Shankaracharya

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This article is about a title used in the Advaita tradition. For the philosopher Shankara, see Adi Shankara

Shankaracharya (IAST: Śaṅkarācārya, Shankara acharya) is a commonly used title of heads of monasteries called mathas in the Advaita Vedanta tradition. The title derives from Adi Shankara, an 8th-century CE reformer of Hinduism.[1] He is honored as Jagadguru, a title that was used earlier only to Krishna.

The popular view among historians[who?] is that there were four mathas (religious orders):

Shankaracharya is also seen as an avatar of Shiva (Shankara). Shankaracharya is responsible for founding many punyakshetras along the length and breadth of India, by taming avatars of Parvati and imprisoning her essence in Sri Chakras.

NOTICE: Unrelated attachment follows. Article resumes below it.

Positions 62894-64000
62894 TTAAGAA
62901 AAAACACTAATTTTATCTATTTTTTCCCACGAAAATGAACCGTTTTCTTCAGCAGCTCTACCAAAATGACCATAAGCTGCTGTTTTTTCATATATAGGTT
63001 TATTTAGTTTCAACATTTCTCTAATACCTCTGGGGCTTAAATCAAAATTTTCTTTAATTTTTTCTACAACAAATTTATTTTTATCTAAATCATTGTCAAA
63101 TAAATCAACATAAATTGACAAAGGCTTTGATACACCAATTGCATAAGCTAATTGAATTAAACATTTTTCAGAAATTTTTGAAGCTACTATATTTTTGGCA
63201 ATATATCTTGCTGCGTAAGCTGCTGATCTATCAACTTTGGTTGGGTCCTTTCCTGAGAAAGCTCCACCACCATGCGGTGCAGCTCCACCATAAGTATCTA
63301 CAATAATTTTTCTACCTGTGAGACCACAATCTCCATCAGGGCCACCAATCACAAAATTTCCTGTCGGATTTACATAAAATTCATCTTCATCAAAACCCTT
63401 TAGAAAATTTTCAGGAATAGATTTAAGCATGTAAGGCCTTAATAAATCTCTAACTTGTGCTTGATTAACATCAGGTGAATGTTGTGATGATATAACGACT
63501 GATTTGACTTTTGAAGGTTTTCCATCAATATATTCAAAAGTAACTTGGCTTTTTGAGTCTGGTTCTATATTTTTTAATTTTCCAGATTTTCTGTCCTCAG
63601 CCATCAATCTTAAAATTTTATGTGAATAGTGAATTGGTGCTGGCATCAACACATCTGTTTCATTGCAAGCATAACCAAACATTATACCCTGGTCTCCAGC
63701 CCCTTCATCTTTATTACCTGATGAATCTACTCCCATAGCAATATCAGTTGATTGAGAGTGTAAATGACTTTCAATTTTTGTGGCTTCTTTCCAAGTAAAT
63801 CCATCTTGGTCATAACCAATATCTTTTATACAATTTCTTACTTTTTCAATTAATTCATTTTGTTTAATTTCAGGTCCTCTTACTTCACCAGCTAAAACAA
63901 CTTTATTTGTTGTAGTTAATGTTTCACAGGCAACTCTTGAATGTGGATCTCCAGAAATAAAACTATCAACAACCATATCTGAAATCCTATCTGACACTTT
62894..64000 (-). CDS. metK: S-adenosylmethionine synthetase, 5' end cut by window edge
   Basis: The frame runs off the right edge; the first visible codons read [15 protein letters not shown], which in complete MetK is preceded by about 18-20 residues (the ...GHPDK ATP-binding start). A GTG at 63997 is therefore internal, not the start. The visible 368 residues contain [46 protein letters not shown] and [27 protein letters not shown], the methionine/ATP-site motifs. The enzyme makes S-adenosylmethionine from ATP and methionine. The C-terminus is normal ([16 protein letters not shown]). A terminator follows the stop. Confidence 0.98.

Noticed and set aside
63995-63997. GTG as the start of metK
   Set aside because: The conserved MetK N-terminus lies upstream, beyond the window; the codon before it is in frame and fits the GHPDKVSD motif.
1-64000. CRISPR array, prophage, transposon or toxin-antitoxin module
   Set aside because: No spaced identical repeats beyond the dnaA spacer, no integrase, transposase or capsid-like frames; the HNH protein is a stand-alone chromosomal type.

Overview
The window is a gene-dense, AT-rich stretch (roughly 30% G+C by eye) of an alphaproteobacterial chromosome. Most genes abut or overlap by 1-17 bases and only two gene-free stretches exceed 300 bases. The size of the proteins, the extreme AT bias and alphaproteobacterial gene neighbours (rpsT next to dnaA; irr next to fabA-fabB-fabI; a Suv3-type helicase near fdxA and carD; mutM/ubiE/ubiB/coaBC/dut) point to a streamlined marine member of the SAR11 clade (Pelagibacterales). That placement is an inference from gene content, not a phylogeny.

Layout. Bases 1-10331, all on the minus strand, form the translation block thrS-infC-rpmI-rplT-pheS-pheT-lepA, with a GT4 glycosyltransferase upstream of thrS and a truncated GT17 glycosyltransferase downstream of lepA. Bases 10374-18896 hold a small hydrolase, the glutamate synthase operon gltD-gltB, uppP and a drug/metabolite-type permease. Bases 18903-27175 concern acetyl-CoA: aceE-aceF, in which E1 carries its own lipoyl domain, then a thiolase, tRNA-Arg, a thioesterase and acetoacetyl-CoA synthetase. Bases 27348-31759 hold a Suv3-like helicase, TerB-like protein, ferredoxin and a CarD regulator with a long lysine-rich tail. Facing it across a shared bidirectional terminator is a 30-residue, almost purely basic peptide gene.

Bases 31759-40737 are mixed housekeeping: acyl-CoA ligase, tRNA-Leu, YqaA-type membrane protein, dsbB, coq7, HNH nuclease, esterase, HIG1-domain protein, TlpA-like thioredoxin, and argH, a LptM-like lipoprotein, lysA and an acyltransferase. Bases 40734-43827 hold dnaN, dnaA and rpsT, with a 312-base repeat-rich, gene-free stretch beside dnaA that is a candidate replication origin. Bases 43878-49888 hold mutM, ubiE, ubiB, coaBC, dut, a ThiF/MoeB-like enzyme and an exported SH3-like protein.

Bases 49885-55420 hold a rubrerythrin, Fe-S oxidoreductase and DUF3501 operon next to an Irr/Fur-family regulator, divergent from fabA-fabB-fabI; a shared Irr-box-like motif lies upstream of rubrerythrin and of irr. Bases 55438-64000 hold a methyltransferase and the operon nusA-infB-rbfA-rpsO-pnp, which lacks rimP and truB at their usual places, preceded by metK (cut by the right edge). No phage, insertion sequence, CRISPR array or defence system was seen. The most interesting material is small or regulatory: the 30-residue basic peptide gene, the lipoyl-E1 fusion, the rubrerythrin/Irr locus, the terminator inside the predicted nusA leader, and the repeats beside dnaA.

Adi Shankaracharya wished to grace the Indian subcontinent by establishing four major mathas in the four corners of the peninsula – north (Jyothirmath), south (Sringeri), east (Puri), west (Dwarka) – to propagate the philosophy of advaita vedanta and to promulgate the concept of Sanatana dharma, thus establishing dharma or righteousness, as the way of life of people. His primary four disciples took charges of each math and thus established a strong Guru-Sishya parampara (a lineage of masters-disciples) in every math, that continues to guide people till today, with reverence and support by the entire nation.

Further reading[edit]

  • Mukhyananda, Swami (2006) Sri Shankaracharya: life and philosophy: An elucidative and reconciliatory interpretation, 4th ed.; OCLC 426914596; Kolkata; Advaita Ashrama
  • Esoteric Buddhism by A.P. Sinnett, pp 81 ISBN 1438503652

See also[edit]

References[edit]

  1. ^ Aditya Thakur (1 November 2014). "Just A Handful Of Hindus Know Adi Shankaracharya Revived Their Religion". Topyaps. Retrieved 16 May 2014. 

External links[edit]